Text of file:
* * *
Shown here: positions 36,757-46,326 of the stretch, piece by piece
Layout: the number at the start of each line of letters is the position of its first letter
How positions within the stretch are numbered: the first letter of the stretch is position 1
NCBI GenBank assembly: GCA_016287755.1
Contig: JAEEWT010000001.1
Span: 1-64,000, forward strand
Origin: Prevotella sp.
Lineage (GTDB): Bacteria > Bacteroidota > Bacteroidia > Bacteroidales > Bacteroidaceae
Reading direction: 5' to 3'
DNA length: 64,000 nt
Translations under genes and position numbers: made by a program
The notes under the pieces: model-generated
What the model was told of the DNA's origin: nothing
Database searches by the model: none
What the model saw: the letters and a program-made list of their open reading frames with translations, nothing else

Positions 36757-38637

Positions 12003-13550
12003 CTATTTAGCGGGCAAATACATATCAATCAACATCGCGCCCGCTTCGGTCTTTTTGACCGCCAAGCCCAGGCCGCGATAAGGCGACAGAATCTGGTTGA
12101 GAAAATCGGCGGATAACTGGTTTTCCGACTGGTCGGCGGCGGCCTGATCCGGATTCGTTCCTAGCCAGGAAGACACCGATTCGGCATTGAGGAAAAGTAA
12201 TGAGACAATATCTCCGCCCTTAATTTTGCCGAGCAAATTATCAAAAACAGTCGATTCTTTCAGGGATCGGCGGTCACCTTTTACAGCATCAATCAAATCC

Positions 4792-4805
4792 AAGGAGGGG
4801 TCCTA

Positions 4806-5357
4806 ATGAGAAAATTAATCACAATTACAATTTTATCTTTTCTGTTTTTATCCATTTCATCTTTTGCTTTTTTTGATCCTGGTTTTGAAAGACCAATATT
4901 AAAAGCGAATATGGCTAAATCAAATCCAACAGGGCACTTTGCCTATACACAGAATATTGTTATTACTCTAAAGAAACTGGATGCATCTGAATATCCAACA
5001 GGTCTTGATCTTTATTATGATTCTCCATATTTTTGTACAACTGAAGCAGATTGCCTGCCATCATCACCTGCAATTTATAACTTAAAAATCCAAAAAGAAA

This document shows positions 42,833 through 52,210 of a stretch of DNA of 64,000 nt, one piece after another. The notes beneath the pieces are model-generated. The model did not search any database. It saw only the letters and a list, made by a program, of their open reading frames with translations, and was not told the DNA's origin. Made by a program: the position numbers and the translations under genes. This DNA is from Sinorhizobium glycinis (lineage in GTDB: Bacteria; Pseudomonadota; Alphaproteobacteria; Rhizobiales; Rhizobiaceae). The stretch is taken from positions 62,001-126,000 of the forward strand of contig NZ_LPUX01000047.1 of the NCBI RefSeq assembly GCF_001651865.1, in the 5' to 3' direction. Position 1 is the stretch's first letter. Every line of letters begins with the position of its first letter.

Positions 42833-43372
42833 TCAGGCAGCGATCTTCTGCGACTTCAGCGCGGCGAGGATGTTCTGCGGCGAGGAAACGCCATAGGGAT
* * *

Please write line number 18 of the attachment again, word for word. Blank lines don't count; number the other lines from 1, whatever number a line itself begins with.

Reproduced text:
12003 CTATTTAGCGGGCAAATACATATCAATCAACATCGCGCCCGCTTCGGTCTTTTTGACCGCCAAGCCCAGGCCGCGATAAGGCGACAGAATCTGGTTGA